COLERIDGE, Anima Poetae, pp. 127 f.

Read the rest of this entry »

Osip Mandelstam, The Kremlin Mountain Man

The so-called ”Stalin epigram” (1933), read with some help from a native Russian speaker.

Мы живем, под собою не чуя страны,
Наши речи за десять шагов не слышны,
А где хватит на полразговорца,
Там припомнят кремлёвского горца.
Его толстые пальцы, как черви, жирны,
А слова, как пудовые гири, верны,
Тараканьи смеются усища,
И сияют его голенища.

А вокруг него сброд тонкошеих вождей,
Он играет услугами полулюдей,
Кто свистит, кто мяучит, кто хнычет,
Он один лишь бабачет и тычет.
Как подковы, кует за указом указ —
Кому в пах, кому в лоб, кому в бровь, кому в глаз
Что ни казнь у него — то малина
И широкая грудь осетина.

*

We live, but feel not the land beneath us
In ten steps’ distance, you will not hear our words
But if they may utter a half-choked sound
They’ll remember the Kremlin Mountain man

His fingers are thick, glistening worms
But his words true like twelve pound weights
His moustaches laughing cockroaches
And his bootstraps are beaming

The thin-necked rabble of chiefs around him,
Half-man servants he toys with.
One squeaks, one mews, one whimpers, he only
Babbles and points.

Like horse shoes he forges ukas on ukas
For each one’s groins, foreheads, eyes

His every death sentence a raspberry
But the Ossete’s chest is broad.

glistening worms: Demyan Bedny had mentioned to Mandelstam that Stalin left stains of fat on the books he borrowed (Montefiore, Stalin, p. 135 in the paperback ed.).

The thin-necked rabble of chiefs: according to Montefiore loc.cit. an allusion to Molotov’s small head and thin neck. Cf. also Gottfried Benn, ”Englisches Café”, which begins:

Das ganze schmalschuhige Raubpack,
Russinnen, Jüdinnen, tote Völker, ferne Küsten,
schleicht durch die Frühjahrsnacht.

Raspberry malina (малина): Perhaps an allusion to Malenkov, who like Mandelstam knew Latin and read poetry. He was one of the chief authorites in the executive branches of the 1930’s purges (see Montefiore, op.cit. s. 258-60). Because of feminine traits, he was nicknamed Malanya. Stalin’s broad chest could then be a complementary contrast to Malanya’s legendary broad hips.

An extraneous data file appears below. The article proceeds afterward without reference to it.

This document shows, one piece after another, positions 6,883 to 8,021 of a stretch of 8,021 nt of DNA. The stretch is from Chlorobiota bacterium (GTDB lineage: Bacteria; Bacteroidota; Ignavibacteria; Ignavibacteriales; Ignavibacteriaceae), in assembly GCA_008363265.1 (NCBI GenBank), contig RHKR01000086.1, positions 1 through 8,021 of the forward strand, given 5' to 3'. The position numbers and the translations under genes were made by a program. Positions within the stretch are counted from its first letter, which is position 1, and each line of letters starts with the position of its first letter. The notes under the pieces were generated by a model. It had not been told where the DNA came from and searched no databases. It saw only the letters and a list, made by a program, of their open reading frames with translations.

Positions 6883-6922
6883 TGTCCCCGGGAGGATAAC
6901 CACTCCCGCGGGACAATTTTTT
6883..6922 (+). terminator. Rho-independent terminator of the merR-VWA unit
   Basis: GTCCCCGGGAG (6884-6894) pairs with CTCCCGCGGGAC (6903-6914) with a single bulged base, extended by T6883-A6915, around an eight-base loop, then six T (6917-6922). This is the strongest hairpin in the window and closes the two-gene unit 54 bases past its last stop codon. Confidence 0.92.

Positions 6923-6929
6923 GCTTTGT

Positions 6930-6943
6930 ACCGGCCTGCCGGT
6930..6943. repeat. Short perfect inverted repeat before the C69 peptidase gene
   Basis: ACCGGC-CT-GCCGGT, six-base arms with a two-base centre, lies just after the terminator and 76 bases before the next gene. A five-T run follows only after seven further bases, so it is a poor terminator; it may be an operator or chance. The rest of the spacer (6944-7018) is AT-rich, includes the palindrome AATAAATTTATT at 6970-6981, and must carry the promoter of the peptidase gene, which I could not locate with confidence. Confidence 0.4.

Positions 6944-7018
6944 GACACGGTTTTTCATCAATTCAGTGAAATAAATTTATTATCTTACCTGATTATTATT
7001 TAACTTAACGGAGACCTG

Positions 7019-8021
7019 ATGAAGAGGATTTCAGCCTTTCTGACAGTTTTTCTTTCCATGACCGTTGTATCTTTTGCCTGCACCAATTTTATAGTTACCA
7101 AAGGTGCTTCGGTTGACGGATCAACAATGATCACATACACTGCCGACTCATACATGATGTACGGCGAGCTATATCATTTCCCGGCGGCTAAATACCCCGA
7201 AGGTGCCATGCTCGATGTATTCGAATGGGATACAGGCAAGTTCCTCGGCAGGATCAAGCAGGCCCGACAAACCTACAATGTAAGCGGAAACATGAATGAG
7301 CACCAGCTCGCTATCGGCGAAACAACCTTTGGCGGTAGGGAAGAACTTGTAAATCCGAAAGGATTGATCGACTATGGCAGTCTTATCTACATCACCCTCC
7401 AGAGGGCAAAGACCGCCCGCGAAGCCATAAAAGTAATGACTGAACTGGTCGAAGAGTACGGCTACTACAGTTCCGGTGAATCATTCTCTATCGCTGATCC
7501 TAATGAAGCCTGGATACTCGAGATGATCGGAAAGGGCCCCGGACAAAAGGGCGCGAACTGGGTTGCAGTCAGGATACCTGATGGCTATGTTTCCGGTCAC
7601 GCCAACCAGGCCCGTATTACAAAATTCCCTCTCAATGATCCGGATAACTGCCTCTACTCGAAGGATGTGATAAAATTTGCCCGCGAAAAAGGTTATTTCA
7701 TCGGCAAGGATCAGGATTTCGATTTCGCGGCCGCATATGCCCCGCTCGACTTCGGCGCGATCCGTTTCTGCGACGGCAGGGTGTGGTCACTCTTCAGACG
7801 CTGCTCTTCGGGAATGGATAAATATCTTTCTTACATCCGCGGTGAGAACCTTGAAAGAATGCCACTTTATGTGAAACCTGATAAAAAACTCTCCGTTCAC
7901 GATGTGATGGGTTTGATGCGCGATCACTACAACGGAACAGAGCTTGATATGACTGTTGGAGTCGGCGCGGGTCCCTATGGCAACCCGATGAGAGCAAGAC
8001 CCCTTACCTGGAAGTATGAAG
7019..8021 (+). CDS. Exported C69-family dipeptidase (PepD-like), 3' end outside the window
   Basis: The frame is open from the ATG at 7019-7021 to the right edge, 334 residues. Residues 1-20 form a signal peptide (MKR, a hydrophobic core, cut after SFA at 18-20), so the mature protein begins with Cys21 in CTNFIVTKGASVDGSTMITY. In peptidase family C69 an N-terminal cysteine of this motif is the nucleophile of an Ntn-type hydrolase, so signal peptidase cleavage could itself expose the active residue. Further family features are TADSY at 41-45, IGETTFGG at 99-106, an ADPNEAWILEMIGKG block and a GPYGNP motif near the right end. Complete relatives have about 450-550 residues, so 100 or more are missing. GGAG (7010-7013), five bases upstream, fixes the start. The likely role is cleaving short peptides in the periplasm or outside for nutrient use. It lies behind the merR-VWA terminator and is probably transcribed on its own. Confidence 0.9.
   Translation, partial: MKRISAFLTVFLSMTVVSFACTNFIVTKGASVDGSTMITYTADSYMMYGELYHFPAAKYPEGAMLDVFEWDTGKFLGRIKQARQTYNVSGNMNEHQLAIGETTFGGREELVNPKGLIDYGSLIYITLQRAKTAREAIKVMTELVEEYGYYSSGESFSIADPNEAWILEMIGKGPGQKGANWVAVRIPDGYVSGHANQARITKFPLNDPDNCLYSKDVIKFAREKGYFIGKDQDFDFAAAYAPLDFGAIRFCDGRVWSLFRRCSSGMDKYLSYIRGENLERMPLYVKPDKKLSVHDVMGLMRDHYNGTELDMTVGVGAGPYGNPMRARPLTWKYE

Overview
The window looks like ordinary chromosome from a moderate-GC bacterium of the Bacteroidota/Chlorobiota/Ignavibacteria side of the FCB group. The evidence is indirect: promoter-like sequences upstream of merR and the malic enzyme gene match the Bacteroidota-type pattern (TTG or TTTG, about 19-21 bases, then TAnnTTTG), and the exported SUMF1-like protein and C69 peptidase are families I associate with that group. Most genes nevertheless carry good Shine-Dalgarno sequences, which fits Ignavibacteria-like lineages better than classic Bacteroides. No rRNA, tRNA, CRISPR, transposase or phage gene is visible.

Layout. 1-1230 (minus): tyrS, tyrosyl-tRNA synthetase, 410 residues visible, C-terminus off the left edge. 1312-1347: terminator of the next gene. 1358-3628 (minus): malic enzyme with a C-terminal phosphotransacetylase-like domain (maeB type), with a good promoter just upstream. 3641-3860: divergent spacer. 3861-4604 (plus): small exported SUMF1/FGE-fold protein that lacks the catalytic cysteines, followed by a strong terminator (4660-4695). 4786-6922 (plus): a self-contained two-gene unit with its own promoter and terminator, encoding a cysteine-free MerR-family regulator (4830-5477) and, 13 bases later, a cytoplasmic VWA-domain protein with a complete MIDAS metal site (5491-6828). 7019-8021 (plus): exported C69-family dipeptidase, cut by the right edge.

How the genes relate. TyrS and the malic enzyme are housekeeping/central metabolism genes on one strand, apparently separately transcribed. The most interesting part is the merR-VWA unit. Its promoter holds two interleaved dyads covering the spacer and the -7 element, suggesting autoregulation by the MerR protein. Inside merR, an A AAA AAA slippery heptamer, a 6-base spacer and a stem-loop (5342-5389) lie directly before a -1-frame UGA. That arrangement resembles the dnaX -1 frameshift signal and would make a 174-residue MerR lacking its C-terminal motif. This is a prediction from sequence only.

the Ossete: see on Stalin’s father here.

Sappho 3

. . .
xx[δῶρα με] δώσην

οὐ τεα]ύτων μέντ’ ἐπ[ιδεύομαί τι
ἢ κ]άλων κἄσλων· σ[ὺ δ’ ἔπεσσιν αἴτης
οὐ κά]λοις, λύπης τε μ[άταιον ἴεισ’
xxεἰς ἔ]μ’ ὄνειδος.

αἰ γὰρ] οἰδήσαις ἐπὶ τ[ρὶς τόσονδε,
ὠς τρύφ]αν ἄσαιο· τὸ γὰρ [νόημμα
τὦ]μον οὐκ οὔτω μ[άλακως πέρα πρὸς
xxσοὶ] διάκηται

[ἀλλὰ] μηδ’ [ἄρ]ασδε [σὺ μηδὲ κρᾶσδε
[ὤστε βάτρα]χις, συνίημ[μι δ’ ἤδη
[ὄσσον εἰς πλήρ]ης κακότατο[ς. ἆρ’ οἶσθ’
xx[ὤς σε κάλημ]μεν; —

[ἴσθι πεδ τύχη]ν ἀτέραις μ’ ἔ[οισαν —]
[ἦ Δίκα ’χάρ]η φρένας εὖ [λέγοισα]
[ὤς φίλα θν]άτοις μακά[ρεσσι πάμπαν]
xx[ἔσσι μαγοίροις]

[ ]α[ ]
. . .

*

to give

I am not deficient in such matters
or in beautiful and good things: but you demand with words
that are not beautiful, and you grieve me, hurling witless
reproach at me

I wish you would swell to thrice your size,
so that you would have your fill of sweets. My mind
is no longer so softly disposed
towards you.

But do not bark, nor croak
like a frog. I know now
the extent to which you are full of baseness. Do you know
what we call you?

Yes, it happens that I associate with others:
Oh how Dika gladdened her mind, well saying
that you verily are a friend of the mortal, blessed
cooks.

κ]άλων i the second, [νόημμα och τὦ]μον in the third strophe is by Blass; ἔ]μ’ in the second and μ[άλακως in the third by J. M. Edmonds.